"Reardon lays out a bold vision for genomics's potential. She probes the value of the human genome from a utilitarian perspective, contending that human DNA and data constitute the raw resource of our times: a commodity whose value is to be quantified as biocapital. Thus, the postgenomic condition is about using information and knowledge as the currency from which to build a 'genomics that is of, for, and by the people'."-- Nature
“The Postgenomic Condition" is a beautifully tendered plea for a revived approach to ethics in genomics – one that invites wide open discussion that includes the experiences and interests of traditionally marginalized groups.”-- Sarah S. Richardson, Harvard University
Jenny Reardon discusses "The Postgenomic Condition." She will be joined in conversation by Steven Epstein. A Q/A and signing will follow the discussion.
At the Co-op
About the book: Drawing on more than a decade of research—in molecular biology labs, commercial startups, governmental agencies, and civic spaces—Reardon demonstrates how the extensive efforts to transform genomics from high tech informatics practiced by a few to meaningful knowledge beneficial to all exposed the limits of long-cherished liberal modes of knowing and governing life. Those in the American South challenged the value of being included in genomics when no hospital served their community. Ethicists and lawyers charged with overseeing Scottish DNA and data questioned how to develop a system of ownership for these resources when their capacity to create things of value—new personalized treatments—remained largely unrealized. Molecular biologists who pioneered genomics asked whether their practices of thinking could survive the deluge of data produced by the growing power of sequencing machines. While the media is filled with grand visions of precision medicine, "The Postgenomic Condition" shares these actual challenges of the scientists, entrepreneurs, policy makers, bioethicists, lawyers, and patient advocates who sought to leverage liberal democratic practices to render genomic data a new source of meaning and value for interpreting and caring for life. It brings into rich empirical focus the resulting hard on-the-ground questions about how to know and live on a depleted but data-rich, interconnected yet fractured planet, where technoscience garners significant resources, but deeper questions of knowledge and justice urgently demand attention.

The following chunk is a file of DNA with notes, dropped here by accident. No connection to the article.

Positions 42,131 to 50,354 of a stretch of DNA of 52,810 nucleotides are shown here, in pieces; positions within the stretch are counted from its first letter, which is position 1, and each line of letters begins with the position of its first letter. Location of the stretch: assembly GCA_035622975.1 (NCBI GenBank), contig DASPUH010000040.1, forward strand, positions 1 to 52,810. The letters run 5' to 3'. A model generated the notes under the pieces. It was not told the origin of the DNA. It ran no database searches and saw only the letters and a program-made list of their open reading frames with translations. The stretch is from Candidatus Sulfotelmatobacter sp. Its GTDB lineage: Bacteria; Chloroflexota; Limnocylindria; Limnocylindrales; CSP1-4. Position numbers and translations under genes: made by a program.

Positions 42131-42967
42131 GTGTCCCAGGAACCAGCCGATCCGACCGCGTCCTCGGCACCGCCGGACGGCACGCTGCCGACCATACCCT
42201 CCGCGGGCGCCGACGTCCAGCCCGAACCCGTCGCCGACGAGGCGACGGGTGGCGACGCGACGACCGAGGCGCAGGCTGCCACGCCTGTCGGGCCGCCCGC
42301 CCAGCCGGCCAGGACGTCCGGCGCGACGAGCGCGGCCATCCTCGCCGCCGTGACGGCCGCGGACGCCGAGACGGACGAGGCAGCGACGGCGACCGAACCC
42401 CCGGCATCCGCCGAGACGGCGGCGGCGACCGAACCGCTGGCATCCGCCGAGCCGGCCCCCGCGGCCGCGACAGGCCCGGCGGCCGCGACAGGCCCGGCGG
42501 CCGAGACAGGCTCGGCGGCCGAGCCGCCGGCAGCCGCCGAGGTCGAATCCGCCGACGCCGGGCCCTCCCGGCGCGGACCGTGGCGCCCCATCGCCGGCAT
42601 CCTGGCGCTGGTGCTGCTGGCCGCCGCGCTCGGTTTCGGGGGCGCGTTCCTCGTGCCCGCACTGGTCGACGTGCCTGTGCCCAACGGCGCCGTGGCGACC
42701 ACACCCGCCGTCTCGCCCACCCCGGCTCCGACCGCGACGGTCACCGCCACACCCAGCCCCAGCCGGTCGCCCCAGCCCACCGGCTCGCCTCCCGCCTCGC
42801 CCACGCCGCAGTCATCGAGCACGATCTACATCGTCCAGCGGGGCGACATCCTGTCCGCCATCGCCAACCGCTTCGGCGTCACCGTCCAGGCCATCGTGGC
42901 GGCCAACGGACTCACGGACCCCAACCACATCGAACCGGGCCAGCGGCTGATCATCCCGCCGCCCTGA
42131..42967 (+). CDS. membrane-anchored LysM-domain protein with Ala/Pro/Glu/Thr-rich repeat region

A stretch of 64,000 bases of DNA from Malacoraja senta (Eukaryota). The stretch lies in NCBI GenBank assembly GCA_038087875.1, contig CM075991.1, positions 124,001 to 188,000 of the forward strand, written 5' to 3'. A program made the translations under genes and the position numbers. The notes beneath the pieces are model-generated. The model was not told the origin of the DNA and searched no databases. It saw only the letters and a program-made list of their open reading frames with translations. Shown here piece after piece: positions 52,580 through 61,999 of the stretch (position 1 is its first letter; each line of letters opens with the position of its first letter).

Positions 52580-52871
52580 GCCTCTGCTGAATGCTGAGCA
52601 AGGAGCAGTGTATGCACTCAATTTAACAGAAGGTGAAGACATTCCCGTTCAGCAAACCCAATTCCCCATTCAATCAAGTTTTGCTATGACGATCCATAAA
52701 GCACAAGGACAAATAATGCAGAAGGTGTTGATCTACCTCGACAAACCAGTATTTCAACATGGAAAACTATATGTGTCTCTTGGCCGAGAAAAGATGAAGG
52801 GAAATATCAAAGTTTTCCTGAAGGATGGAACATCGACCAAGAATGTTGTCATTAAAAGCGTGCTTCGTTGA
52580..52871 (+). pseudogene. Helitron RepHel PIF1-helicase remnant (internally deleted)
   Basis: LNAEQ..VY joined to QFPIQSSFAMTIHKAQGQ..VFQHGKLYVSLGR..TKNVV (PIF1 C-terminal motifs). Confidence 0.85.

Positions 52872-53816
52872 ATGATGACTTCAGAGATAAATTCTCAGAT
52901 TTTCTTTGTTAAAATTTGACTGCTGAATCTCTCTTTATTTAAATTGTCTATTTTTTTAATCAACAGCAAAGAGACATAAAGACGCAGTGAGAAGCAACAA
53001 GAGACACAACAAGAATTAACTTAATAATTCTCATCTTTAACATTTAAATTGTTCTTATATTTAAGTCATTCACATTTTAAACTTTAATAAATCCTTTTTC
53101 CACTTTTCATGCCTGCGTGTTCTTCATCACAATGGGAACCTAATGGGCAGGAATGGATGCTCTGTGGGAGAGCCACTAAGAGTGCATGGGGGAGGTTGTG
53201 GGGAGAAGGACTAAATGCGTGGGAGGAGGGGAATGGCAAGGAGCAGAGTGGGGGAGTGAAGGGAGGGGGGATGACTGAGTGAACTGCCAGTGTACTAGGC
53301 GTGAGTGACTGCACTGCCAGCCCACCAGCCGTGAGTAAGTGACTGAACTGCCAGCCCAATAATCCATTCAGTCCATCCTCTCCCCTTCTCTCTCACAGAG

About the author: Jenny Reardon is a Professor of Sociology and the Founding Director of the Science and Justice Research Center at the University of California, Santa Cruz. Her research draws into focus questions about identity, justice and democracy that are often silently embedded in scientific ideas and practices, particularly in modern genomic research. Her training spans molecular biology, the history of biology, science studies, feminist and critical race studies, and the sociology of science, technology and medicine. She is the author of "Race to the Finish: Identity and Governance in an Age of Genomics" (Princeton University Press, 2005) and "The Postgenomic Condition: Ethics, Justice, Knowledge After the Genome" (Chicago University Press, Fall 2017). She has been the recipient of fellowships and awards from, among others, the National Science Foundation, the Max Planck Institute, the Humboldt Foundation, the London School of Economics, the Westinghouse Science Talent Search, and the United States Congressional Committee on Science, Space and Technology.
About the interlocutor: Steven Epstein is the John C. Shaffer Professor in the Humanities and Chair of Sociology at Northwestern University. He studies the “politics of knowledge”—the contested production of expert and especially biomedical knowledge, with an emphasis on the interplay of social movements, experts, and health institutions, and with a focus on the politics of sexuality, gender, and race. He is currently completing a book called "Catching Sexual Health: Science, Politics, and Selfhood in an Era of New Sexual Truths."